Colombian food is not haute cuisine. Don’t expect fine dining and delicate dishes. Food here is humble hearty fare, heavy on the carbs and meat, but delicious none the less. Here are 9 dishes you simple can’t visit Colombia without trying. Just loosen the belt before you do so.
If you visit the Caribbean Coast try fried mojarra or red snapper. Served with fluffy steamed coconut rice, a simple salad and plenty of lime wedges to get your fish a zing. What could be better at a simple Colombian beach shack, listening to the sound of the waves crashing on the shore and accompanied by a cold beer. Bliss.
Arroz con pollo
Arroz con pollo is an absolute classic. A simple concoction of rice and chicken with extras of peas and vegetables is a delicious staple. Achiote gives the dish a vibrant reddish look. And the best part? It’s inexpensive. There’s no wonder why Colombians eat this dish daily.
Bistec a caballo (steak on horseback)
You can’t get any simpler than this. A beef steak topped by a fried egg and served with a little fluffy white rice. A delicious red tomato and onion sauce adds extra flavour. If really hungry add some fried plantains.
Bandeja paisa is a gut buster not recommended for those on a diet. You may want to set aside the rest of day after tackling this enormous feast. This meaty dish includes sausage, chicharron (crackling), beef, black pudding, chorizo, beans, rice and fried eggs. The only sign of a vegetable is a light garnish of tomato, a little lettuce and maybe even a slice of avocado.
Latin American empanadas are so much more than our pasties. Crispy morsels of deliciousness served throughout South America and filled with everything from chicken, pork, eggs, cheese. This street snack is always tasty, and at less than a buck each they won’t break the bank. More often than not it is the simple street food which is beats expensive restaurant fare.
This simple corn bread is a staple. Eaten with most dishes or filled with all manner of things including cheese and meat. They are served throughout Colombia, Venezuela and Panama. This street snack has many variations including the unhealthy, but delicious deep fried version. Sweet arepas smothered in queso fresco (fresh cheese) are also popular.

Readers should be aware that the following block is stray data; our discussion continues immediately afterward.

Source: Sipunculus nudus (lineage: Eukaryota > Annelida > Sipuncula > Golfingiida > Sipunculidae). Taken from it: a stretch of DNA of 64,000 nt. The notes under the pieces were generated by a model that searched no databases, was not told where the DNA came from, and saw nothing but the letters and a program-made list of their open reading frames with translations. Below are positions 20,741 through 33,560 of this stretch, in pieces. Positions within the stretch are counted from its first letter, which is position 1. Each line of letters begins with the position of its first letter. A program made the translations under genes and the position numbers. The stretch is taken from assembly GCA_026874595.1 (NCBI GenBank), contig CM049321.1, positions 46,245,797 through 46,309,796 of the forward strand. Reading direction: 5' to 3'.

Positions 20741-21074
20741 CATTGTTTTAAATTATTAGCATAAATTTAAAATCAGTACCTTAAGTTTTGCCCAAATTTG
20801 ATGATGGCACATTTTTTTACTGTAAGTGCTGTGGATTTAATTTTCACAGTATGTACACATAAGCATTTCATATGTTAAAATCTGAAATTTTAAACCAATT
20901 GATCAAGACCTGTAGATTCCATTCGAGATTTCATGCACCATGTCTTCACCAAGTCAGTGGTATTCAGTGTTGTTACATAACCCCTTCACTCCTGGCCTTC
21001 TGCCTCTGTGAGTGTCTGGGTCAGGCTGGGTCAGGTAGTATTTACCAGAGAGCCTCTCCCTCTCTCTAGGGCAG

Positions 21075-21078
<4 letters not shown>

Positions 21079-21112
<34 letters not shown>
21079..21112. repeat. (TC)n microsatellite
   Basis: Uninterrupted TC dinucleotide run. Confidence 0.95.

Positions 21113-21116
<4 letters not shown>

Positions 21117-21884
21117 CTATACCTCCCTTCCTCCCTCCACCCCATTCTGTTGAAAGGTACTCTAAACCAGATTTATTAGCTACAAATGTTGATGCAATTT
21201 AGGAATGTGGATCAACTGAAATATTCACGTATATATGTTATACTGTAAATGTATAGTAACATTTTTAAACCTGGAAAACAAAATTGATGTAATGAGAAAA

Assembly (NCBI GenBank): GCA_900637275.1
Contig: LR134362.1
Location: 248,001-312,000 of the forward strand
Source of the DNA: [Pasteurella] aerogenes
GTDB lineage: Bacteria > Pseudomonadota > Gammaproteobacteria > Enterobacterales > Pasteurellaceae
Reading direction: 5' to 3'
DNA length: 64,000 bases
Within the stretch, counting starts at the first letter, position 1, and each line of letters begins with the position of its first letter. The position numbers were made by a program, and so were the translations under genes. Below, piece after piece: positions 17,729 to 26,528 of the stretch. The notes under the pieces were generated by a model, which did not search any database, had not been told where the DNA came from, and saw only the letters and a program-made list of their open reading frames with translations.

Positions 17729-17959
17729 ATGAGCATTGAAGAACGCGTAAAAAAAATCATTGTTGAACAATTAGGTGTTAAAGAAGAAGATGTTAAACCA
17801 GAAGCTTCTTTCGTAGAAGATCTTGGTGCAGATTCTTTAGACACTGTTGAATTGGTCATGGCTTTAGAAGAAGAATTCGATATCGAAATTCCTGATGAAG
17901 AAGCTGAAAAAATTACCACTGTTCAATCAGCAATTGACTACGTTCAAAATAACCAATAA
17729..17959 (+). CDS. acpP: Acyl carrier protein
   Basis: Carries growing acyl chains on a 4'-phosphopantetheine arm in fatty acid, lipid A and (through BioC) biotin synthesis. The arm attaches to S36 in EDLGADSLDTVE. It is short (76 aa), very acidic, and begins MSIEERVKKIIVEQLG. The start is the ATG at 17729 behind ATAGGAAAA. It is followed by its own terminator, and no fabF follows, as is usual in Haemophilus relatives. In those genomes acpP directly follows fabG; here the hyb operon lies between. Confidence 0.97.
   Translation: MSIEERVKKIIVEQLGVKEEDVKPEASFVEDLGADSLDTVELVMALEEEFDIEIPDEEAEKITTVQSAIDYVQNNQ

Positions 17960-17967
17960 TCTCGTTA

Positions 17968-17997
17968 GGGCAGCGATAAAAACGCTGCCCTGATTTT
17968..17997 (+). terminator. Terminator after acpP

In their various forms, tamales are found throughout Colombia, Central America and Mexico. Often eaten as breakfast in Colombia, a plantain leaf is filled with belly pork, ribs, egg, vegetables and chicken. It will set you up for the day, often served in the he morning with a thick hot chocolate drink. Along the Pacific Coast try a tasty variety filled with green plantain and coconut milk.
Who could resist a whole suckling pig filled with yellow rice, onions and spices and roasted in a brick oven for over ten hours? The result is melt-in-the-mouth tender inside and covered in a crispy crackling. Trimmings include salads and the obligatory arepa. Due to its size, it’s often served at family gatherings and events and comes from the Tolima region.
A simple soup of three varieties of potatoes, chicken and the herb guascas is tastier than it sounds. Throughout the country, but particularly in Bogota, it’s traditionally eaten on Sunday afternoons. Varieties of the stew can be found in Peru and Cuba that also include other meats. The soup is served in large clay pots and often with a corn in the cob poking out the top.